A PHP Error was encountered

Severity: Notice

Message: Only variable references should be returned by reference

Filename: core/Common.php

Line Number: 257

A PHP Error was encountered

Severity: 8192

Message: Non-static method Lex_Parser::inject_noparse() should not be called statically, assuming $this from incompatible context

Filename: libraries/Template.php

Line Number: 285

Sheridan Quinn Solicitors | Judicial Review

Judicial Review

Judicial Review is a way for the High Court to supervise the lower Courts, Tribunals and other administrative bodies to ensure that their decisions are properly made.  Any person who feels that a decision of a public authority, such as a government minister, the District or Circuit Court, a semi-state body, the local council or a statutory tribunal has violated his or her rights, may apply to the High Court for judicial review of the decision.

At Sheridan Quinn Solicitors we have a highly specialised team of solicitors with extensive experience in acting for clients seeking to bring Judicial Review Proceedings in the High Court. 

In a Judicial Review, generally the Court is not concerned with the merits of the decision but rather with the lawfulness of the decision-making process, that is, how the decision was made and the fairness of it.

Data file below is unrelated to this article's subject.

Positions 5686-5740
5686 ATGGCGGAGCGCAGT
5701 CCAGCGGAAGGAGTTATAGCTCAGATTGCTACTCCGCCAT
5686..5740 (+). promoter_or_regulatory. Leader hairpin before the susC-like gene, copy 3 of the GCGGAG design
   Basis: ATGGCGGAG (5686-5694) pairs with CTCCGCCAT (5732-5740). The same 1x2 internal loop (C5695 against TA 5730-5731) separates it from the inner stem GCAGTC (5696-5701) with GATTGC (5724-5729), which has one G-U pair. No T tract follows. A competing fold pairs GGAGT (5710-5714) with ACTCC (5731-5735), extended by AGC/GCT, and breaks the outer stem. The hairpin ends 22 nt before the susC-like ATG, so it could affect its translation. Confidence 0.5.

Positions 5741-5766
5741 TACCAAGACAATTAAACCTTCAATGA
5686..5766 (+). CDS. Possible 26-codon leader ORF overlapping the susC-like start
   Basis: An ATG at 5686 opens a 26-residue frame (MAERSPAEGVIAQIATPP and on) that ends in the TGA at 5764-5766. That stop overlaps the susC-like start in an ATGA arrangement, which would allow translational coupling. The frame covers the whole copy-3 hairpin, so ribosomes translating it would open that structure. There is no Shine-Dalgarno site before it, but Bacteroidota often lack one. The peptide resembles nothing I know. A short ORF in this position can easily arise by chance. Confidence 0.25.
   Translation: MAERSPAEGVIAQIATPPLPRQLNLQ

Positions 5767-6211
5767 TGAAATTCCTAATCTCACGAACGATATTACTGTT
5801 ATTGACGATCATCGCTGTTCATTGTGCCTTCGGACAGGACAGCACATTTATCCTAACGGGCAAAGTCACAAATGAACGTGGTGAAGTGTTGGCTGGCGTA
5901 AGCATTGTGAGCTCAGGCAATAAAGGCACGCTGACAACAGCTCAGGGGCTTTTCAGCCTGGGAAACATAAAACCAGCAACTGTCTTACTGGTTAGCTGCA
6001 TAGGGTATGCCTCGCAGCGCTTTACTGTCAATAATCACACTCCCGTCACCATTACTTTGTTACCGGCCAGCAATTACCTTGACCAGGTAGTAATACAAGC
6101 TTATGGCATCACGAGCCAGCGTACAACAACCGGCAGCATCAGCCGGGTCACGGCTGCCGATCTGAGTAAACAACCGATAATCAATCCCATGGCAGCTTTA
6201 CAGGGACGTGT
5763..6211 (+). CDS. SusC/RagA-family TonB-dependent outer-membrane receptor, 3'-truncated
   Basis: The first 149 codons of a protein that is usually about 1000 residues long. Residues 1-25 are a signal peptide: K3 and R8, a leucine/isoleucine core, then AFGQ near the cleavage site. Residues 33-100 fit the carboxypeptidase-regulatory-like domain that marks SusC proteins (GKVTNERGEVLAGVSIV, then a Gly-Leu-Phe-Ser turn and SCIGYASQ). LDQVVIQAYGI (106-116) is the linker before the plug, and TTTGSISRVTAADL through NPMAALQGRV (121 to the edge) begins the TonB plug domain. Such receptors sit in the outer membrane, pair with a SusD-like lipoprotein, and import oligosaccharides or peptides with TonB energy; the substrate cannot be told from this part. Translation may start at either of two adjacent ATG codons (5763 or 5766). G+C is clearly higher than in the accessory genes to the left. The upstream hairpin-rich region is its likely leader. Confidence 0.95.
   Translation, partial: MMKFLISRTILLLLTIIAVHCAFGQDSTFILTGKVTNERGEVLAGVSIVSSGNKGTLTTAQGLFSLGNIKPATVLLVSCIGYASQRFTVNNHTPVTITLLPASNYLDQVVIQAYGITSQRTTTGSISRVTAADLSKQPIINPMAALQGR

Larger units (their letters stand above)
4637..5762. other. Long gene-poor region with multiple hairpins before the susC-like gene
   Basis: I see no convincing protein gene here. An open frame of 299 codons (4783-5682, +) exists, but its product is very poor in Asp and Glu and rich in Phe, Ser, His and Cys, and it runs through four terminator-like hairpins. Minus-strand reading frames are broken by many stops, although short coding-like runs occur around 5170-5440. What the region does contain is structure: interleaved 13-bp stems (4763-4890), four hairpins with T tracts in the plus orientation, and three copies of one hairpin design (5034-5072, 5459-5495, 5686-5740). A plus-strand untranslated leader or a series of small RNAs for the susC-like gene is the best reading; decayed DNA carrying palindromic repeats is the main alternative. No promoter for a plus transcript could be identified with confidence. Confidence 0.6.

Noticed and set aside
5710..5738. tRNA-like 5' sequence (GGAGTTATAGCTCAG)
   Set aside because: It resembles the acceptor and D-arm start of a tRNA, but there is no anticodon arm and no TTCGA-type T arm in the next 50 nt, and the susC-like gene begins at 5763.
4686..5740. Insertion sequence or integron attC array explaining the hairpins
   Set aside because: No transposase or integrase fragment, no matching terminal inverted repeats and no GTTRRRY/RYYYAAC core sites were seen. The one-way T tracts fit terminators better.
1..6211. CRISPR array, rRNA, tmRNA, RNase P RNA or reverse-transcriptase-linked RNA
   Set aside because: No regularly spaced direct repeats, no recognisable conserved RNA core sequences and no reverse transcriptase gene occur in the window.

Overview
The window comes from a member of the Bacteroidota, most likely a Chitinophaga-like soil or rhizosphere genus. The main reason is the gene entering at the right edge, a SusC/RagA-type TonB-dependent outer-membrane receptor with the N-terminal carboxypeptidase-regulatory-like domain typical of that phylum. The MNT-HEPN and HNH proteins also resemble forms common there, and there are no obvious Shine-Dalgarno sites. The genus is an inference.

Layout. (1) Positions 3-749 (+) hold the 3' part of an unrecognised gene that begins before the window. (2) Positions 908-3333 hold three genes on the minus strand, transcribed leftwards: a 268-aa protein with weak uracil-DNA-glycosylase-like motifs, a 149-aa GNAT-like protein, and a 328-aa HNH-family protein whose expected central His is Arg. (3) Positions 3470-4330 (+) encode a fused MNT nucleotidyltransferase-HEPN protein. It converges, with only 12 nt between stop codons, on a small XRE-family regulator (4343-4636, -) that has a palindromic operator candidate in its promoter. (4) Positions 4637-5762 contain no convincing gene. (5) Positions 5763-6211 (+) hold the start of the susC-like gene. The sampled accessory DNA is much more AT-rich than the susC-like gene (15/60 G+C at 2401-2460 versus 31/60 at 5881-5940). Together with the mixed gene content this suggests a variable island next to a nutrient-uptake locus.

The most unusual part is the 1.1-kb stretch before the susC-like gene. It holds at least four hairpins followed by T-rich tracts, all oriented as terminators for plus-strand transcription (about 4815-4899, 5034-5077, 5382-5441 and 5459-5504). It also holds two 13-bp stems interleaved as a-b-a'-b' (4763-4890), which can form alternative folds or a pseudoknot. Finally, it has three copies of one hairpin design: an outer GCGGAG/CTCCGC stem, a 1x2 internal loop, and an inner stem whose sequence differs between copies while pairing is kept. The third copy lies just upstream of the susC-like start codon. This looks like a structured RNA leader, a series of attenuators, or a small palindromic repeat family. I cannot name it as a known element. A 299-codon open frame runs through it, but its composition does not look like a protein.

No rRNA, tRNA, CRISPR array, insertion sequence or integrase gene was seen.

Some examples of public decisions include:

  • Decisions of the District and Circuit Courts
  • Inquest verdicts
  • Decisions of tribunals
  • Deductions from army pensions
  • Discharge of a member of the defence forces
  • Decisions of An Bord Pleanala relating to planning permission
  • Decisions of Government bodies that require an Environmental Impact Assessment and/or an Integrated Pollution Prevention and Control (IPPC) licence.
  • Decisions of the Legal Aid Board and the Law Society.

Important Time Limits

The Judicial Review procedure provides for a timely manner of reviewing the decisions of administrative bodies.  Order 84, Rule 21(1) of the Rules of the Superior Courts 1986 lays down the requirements in relation to time limits in conventional judicial review proceedings.  It provides that an application asking the court for permission (termed “leave”) to challenge the relevant decision must be made “promptly and within three months from the date when grounds for the application first arose, or six months if the relief sought is certiorari (to have the decision quashed.), unless the court considers that there is good reason for extending the period within which the application shall be made”. 

Noel Sheridan BCL

If you are looking for Legal Advice, please feel free to contact Noel Sheridan by email at noel.sheridan@sheridanquinn.ie or by freephone number 1800-611-110 or 01-676-2810


Dublin Solicitors Bar Association Law Society of Ireland The Family Lawyers Association of Ireland